Thaipusam - A Hindu Festival
Singapore has a substantial Hindu community. About 6% of the 3 million people in Singapore are Hindu.
The Hindu people are intense about their religion, and take some extraordinary measures to display their devotion.
A good example is the Thaipusam festival.
Thaipusam is the feast for the son of Shiva, Lord Subramaniam. It's celebrated annually, in January or February. In 1998, Thaipusam fell on February 10th.
Lord Subramaniam is the universal granter of wishes.
All those who wish to ask for a future favor, fulfill a vow in return for a granted favor, or to repent for past sins will participate in this festival (basically, all Hindus fall in one of these groups).
'Participate' is a fairly weak verb, for what many people do.
Everyone walks 3 kilometers from Sri Srinivasa Perumal Temple to Chettiar Hindu Temple, carrying offerings to Lord Subramaniam. Many raised the stakes by entering a trance, and piercing their bodies with skewers.
Kevin and I took a taxi to Little India at 6:30 a.m. and stepped into the middle of a long procession of devotees. On the way up the street, we saw a man hobbling along.
"That guy's got a problem," I said.
"Yeah, he's got a problem, all right," Kevin replied. "His shoes are made of nails!"
Sure enough, his shoes were made of nails. Each shoe had a wooden base, with about 60 to 100 nails sticking up out of the base. The nails look old and rusty. Ouch.
Kevin and I passed the nailman, and followed the procession to Chettiar Hindu Temple. There we found hundreds of people waiting to enter the temple with their offerings. We found a spot on the temple steps, just as the sun was rising, and watched the participants.
Each person showed devotion in a different manner. We saw a lot of shaved heads and quite a number of pierced tongues and cheeks. Some men hung fruit from their flesh with fish hooks, giving the effect of a human Christmas tree.
In lesser numbers, we saw trance dancers, swaying to the beat of musicians in religious ecstasy. At one point, screams emerged from the temple entrance and we turned to see a man submitting himself to a belt whipping.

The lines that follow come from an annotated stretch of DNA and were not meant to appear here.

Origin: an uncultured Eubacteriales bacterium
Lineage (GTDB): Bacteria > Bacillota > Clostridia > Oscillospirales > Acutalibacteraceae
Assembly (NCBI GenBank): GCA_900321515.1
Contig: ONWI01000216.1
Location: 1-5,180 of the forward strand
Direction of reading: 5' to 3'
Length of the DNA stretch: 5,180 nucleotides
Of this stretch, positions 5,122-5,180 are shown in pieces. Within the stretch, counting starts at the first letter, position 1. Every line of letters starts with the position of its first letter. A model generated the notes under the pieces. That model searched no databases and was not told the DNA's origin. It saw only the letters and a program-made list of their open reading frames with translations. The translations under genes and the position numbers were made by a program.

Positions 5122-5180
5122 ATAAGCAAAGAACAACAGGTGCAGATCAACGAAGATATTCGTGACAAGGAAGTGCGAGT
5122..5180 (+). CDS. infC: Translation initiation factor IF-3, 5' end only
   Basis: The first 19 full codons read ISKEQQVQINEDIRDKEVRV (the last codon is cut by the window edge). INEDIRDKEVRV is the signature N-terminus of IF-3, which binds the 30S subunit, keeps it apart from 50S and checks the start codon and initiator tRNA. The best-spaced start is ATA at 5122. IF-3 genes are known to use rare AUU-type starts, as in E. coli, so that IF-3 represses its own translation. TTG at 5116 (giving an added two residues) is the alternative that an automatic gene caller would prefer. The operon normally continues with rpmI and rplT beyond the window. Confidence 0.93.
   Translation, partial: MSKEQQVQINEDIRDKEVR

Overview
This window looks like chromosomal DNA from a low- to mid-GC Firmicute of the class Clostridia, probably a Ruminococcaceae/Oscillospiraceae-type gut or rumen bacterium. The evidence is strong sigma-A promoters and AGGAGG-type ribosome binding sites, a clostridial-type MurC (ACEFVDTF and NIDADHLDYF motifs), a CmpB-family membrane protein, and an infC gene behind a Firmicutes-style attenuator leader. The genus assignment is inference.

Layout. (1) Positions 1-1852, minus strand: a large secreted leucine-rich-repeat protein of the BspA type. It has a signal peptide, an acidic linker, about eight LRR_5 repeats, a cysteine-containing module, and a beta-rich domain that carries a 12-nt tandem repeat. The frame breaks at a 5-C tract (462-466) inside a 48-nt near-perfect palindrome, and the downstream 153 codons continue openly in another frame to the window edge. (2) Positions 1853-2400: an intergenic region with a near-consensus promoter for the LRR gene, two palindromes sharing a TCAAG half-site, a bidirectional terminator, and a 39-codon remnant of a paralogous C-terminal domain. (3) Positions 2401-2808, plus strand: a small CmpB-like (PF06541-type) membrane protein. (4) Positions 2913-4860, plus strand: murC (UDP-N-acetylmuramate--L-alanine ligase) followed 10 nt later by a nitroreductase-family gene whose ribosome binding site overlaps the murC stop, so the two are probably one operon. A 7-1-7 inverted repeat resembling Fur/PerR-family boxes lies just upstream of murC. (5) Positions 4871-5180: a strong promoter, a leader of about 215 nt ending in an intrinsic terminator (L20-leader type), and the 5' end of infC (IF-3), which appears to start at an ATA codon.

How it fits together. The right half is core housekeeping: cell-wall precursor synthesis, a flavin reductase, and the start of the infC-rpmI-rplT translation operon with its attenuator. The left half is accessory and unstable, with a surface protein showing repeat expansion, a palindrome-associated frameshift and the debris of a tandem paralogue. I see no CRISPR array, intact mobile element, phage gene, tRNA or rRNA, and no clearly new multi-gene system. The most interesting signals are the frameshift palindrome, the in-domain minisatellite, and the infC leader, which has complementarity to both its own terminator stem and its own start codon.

His partner then brought out a four inch thick rope, to increase the pain (and devotion). Temple officials quickly interrupted that effort. It is possible to have too much of a good thing, I guess.
One woman did not have the strength to complete her journey. Her family was there to help. They held her arms up. They held her body up. They moved her legs, step by step, for her. They wiped away her tears, and spoke to her reassuringly. It was painful to watch, and reminded us of how serious this festival is.
Then came the Kavadi carriers.
This man is one of many who carry the kavadi, a large offering to Lord Subramaniam.
The kavadi is heavy, and it's attached to his flesh.
If you're not squeamish (and don't mind loading a 120K picture), I will show you a close-up of how these rods are secured to the body.
Of course, not all Hindus find it necessary to go to these extremes. Many are content with a simple offering from the heart. As our friend Ganesan explained to us, "Everyone has their own way to pray."
A Simple Offering
Still, it was an extraordinary event. It's not simply tradition or ritual, like so many religious ceremonies I've seen. This was an intense demonstration of belief and devotion.
It was a public event, attended by thousands, yet it appeared that every individual was alone at some point, even amidst the throngs, communicating with their god.
Glimpses of these personal moments sometimes made Kevin and me uncomfortable, as though we were intruding, but, these were, of course, the moments that stick with us.
For the next two days, we would look at each other, and still not believing everything we had seen, shake our heads.
At one point, I had said, "It's amazing, that we could see all this, and be back in an air-conditioned office, doing high tech work, by nine a.m."
I was commenting on the age old juxtaposition of the ancient and the contemporary.
But I was wrong.
The amazing part isn't that WE were back in our offices that morning. The amazing thing is that THEY would be back in air-conditioned offices, doing high tech work the next day.
The juxtaposition has been internalized. My workmates in Singapore practice new-age science and technology, then return home and practice centuries-old customs and beliefs.
Such is this new East/West world.
Wisdom to be taught. Lessons to be learned. Experiences to be shared.